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Intra-operative Methadone Decreases Post-operative Opioid Use: A New Eras Protocol In Diep Flap Patients
Jaime L. Bernstein, MD MS1, Marcos Lu Want, BA2, Hao Huang, BS2, Leslie Cohen, MD2, David Otterburn, MD2.
1NewYork-Presbyterian - Cornell and Columbia, New York, NY, USA, 2Weill Cornell Medical College, New York, NY, USA.

PURPOSE: More than 80% of surgical patients report inadequate pain relief post-operatively, putting these patients at risk for increased morbidity, including surgical complications and chronical post-operative pain. Previous literature has shown that with just one dose of methadone, a long acting μ-opioid, patients undergoing major surgery can achieve better analgesia than with multiple doses of a short acting opioid such as morphine (1). The use of methadone has never been evaluated in the plastic surgery literature. The purpose of this study is to evaluate the effectiveness of our newly instituted Enhanced Recovery After Surgery (ERAS) protocol for patients undergoing deep inferior epigastric perforator (DIEP) flap breast reconstruction, specifically looking at post-operative pain with the institution of a single dose of intra-operative methadone.
METHODS: This is a prospective study of an ERAS protocol for all patients undergoing a DIEP flap breast reconstruction at a single institution, which centered around the standardization of a single weight based intra-operative dose of methadone. Patients who were operated on after institution of the ERAS protocol were compared to those immediately prior to protocol implementation. Charts were reviewed for patient demographics, intraoperative analgesics, and postoperative medication, both during hospitalization and after discharge.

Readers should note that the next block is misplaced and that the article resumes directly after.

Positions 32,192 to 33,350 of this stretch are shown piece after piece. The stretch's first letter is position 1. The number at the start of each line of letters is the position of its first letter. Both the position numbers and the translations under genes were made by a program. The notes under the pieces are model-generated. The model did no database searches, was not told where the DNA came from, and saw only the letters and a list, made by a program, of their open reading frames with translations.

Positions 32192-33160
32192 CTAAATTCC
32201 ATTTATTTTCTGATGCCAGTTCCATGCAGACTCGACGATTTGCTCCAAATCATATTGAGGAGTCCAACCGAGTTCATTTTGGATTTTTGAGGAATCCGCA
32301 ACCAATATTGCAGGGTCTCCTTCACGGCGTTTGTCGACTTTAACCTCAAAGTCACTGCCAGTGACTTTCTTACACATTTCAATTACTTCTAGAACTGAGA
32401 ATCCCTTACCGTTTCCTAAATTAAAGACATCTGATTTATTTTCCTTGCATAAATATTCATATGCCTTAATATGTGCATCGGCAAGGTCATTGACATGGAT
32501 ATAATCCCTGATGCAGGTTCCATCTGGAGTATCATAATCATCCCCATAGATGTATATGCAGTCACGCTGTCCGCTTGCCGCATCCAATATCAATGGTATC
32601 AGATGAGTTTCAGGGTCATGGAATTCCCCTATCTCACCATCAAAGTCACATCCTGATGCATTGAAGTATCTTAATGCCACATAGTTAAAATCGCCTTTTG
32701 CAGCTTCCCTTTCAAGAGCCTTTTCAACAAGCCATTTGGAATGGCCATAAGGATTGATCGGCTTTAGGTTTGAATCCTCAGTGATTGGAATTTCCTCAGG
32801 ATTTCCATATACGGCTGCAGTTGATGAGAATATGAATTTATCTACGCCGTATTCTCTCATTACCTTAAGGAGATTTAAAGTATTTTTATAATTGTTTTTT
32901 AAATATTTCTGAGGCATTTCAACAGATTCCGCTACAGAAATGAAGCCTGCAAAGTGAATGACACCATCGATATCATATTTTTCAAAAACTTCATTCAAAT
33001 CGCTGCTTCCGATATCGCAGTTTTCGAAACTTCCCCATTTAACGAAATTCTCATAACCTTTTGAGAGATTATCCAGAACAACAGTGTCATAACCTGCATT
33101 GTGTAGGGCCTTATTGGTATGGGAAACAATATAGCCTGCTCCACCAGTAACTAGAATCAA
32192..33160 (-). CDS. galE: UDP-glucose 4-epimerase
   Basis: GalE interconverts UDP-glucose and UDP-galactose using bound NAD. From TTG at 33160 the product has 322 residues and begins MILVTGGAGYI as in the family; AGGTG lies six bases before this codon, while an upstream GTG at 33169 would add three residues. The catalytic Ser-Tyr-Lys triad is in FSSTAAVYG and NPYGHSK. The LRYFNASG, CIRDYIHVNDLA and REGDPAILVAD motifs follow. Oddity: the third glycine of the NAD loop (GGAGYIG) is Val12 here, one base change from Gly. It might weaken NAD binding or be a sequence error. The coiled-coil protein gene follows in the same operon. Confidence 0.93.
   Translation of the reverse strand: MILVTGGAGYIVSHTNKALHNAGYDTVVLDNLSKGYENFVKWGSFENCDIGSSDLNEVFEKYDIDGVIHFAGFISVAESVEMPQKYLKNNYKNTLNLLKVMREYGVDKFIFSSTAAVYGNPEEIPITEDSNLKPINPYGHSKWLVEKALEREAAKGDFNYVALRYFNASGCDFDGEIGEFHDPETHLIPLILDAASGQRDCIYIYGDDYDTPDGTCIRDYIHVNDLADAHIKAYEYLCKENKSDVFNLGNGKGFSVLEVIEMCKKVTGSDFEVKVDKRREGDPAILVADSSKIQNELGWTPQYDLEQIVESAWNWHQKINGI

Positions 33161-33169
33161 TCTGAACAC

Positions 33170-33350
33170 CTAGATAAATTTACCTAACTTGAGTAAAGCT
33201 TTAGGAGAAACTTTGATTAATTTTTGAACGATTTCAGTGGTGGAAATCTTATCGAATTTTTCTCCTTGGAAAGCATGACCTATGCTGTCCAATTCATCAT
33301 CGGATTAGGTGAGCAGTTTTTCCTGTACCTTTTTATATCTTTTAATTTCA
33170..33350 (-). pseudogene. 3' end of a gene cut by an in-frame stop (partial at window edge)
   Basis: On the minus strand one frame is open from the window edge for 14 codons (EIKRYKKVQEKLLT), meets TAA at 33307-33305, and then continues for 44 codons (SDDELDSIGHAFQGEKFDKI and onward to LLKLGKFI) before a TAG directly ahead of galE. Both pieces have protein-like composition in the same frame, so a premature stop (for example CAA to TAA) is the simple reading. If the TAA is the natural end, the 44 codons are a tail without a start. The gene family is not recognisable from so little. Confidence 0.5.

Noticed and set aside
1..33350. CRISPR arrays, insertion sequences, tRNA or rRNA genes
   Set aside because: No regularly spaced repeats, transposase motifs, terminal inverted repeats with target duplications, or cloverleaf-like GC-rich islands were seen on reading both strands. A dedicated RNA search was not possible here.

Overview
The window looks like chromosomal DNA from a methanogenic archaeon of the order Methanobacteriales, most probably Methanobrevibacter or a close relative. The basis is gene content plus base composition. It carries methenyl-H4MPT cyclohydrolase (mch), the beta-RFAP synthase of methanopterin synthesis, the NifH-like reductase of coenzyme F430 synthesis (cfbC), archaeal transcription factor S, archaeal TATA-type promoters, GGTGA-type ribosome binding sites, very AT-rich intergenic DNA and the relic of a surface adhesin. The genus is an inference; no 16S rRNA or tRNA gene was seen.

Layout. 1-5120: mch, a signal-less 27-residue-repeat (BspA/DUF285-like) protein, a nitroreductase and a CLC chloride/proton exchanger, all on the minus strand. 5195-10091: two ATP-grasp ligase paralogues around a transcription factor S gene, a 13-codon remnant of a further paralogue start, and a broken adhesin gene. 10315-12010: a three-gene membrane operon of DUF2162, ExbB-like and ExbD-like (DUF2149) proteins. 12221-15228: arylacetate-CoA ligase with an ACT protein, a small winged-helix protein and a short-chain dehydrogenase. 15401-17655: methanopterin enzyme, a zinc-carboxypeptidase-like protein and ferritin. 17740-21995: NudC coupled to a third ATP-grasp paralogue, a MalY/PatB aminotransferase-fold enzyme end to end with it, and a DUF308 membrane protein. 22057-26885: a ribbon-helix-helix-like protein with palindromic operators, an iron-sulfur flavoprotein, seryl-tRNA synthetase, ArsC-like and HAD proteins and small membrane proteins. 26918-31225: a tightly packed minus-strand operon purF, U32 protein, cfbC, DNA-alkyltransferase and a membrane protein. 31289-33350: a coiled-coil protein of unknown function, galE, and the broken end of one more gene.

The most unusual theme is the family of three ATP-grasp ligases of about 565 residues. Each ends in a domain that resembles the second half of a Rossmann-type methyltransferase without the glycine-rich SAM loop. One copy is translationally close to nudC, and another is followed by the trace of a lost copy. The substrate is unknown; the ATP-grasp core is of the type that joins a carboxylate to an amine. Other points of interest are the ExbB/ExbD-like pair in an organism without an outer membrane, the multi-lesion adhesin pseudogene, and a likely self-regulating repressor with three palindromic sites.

RESULTS: 63 women who underwent DIEP flap reconstruction were identified, with 34 patients in our ERAS cohort compared to 29 in our non-ERAS cohort. The two cohorts had comparable age, weight, BMI, and other medical co-morbidities (p>0.05). The ERAS cohort had significant reduction in opioid usage during the first 12 hours following surgery (12.14 vs 27.28 in morphine milligram equivalents (MME), p=0.006), 24 hours following surgery (39.91 vs 77.40 MME p=0.008) and in total during hospital admission (84.47 vs 146.7 MME, p=0.014). The ERAS cohort also had a significant reduction in their overall daily pain score and heart rate (P<0.05). There was no difference in length of stay (p>0.05) between the two cohorts. On average during the first week after discharge, patients in the ERAS cohort required 13.9 MME of narcotic pain medications per day. 25% of patients did not require any narcotics at home and after 1 week, more then 75% of patients did not require any narcotics at home.
CONCLUSION: This preliminary data after instituting our ERAS protocol with a single dose of intra-operative methadone significantly reduced post-operative opioid analgesic usage. Methadone has the potential to be used for patients undergoing plastic surgery procedures, both inpatient and ambulatory, to decrease post-operative pain, opioid use, and increase overall patient comfort and satisfaction. Further work is ongoing to study the impact of our ERAS protocol on DIEP flap patientsí post-operative course.
(1) Komen H, Brunt LM, Deych E, Blood J, Kharasch ED. Intraoperative methadone in same-day ambulatory surgery: a randomized, double-blinded, dose-finding pilot study. Anesth Analg. 2019;128(4):802-810.


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